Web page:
Medina Journal-Register — ALBION — The Orleans County Legislature continued to hear a variety of opposition to the sale of The Villages at its meeting on Wednesday.
The first to speak wanted to know if the county was in fact contradicting a resolution it passed many years ago.
Al Capurso, a local historian, spoke in open session and cited a resolution passed in 1830 that created responsibility for the county infirmary, which eventually became the nursing home. Capurson said the resolution, passed by the current legislature’s predecessors, made him believe it was worthy to pose the question to the current board about the sale of the home.
The legislators said they were looking for the document in question and would respond to his query once it was found.
Also addressing the legislature was Gary Kent, a vocal proponent for keeping the nursing home public. Kent, a former legislator, referred to a resolution that would eventually pass unanimously on Wednesday.
“I disapprove of this,” Kent said, referring to the renewal of an agreement between The Villages and Gillick Advisors, LLC. Kent said the current administration at the nursing home was at least partially responsible for the money the home was reportedly losing.
“Occupancy has been depressed; it was last reported at 93.5 percent,” he said. “In 2012 it was 92 percent.” He further stated that multiple studies have shown that a nursing home should operated with an occupancy rate of at least 95 percent to be considered “acceptable.”
Later in the meeting, Legislator George Bower addressed the occupancy topic. He said the rehab center at The Villages affects the occupancy rate.
“We have people in and out daily and weekly,” he said. “We have to have openings for people, so there are rooms always open.
“(Occupancy) has been better in the last few months, as high as 117, but we only have so many beds and you can’t just open additional rooms,” he added.
Dee Smith, a member of the Concerned Citizens of Orleans County, also addressed the legislature. She read them a handwritten note from a resident at The Villages that ended with the words, “Don’t close The Villages.”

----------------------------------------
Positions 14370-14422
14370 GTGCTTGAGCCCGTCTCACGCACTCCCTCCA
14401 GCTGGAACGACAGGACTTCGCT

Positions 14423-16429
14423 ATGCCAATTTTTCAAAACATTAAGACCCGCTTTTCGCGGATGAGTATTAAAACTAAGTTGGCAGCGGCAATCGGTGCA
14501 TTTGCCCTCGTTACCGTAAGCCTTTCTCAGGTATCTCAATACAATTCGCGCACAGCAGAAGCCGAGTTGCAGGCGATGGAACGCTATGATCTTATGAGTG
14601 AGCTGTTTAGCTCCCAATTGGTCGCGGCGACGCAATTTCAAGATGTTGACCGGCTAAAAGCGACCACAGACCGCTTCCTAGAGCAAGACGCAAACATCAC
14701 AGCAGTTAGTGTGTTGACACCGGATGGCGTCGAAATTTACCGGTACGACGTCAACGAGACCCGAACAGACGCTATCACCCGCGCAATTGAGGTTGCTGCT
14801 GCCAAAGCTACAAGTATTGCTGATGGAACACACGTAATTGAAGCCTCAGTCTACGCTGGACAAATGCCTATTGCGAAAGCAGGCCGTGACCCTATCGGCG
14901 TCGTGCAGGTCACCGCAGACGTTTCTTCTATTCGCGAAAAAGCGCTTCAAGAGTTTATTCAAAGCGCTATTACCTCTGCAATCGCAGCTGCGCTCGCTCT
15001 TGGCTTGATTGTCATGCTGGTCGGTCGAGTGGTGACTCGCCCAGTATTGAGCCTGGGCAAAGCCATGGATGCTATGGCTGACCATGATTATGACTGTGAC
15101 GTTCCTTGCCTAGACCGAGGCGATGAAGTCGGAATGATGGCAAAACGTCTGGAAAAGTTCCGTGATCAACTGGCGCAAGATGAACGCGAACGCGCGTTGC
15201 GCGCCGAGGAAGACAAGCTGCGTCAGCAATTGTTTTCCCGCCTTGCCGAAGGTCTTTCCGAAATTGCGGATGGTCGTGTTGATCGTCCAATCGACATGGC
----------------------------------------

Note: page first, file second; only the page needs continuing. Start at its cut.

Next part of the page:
Smith said she was “disappointed” that the only fellow Concerned Citizen who managed to get elected was Fred Miller and that she wished more had won seats at the county level.
“I feel there are things that need to be exposed…I feel there are some rights being taken away,” she said. “I don’t want to go into a privatized nursing home, from what I’ve learned.”
The nursing home topic continued with Al Lofthouse, who asked when it became a policy that visitors to The Villages must have had a flu shot. It was explained by county officials that the policy became official when the state health department made it so this year. However, they noted the only people who must have had a flu shot are employees, patients, and volunteers and staff. Otherwise, they must wear a mask. According to the officials, there are not set regulations for regular visitors.
One other county resident spoke up, and he said the nursing home should not have to operate at a profit, but rather at cost like other county departments.
“We should take care of our elderly,” he said. “The county should keep it.”
In other county business:
• The Legislature approved an agreement with UGI Energy Services, Inc. for the purchase of natural gas. The cost is $.0835 per decatherm, which is the unit gas companies use to measure how much gas is purchased. The cost to the county represents a savings of between 7 and 8 cents per unit depending on how harsh a winter the area gets.
• A public hearing was set for 4:25 p.m. Dec. 11 to discuss an amendment to the local law that imposes a hotel and motel room occupancy tax in the county.
• In authorizing a payment for the capital project that will see several new radio towers erected in Orleans County, it was announced that the construction of those towers will begin in two or three weeks.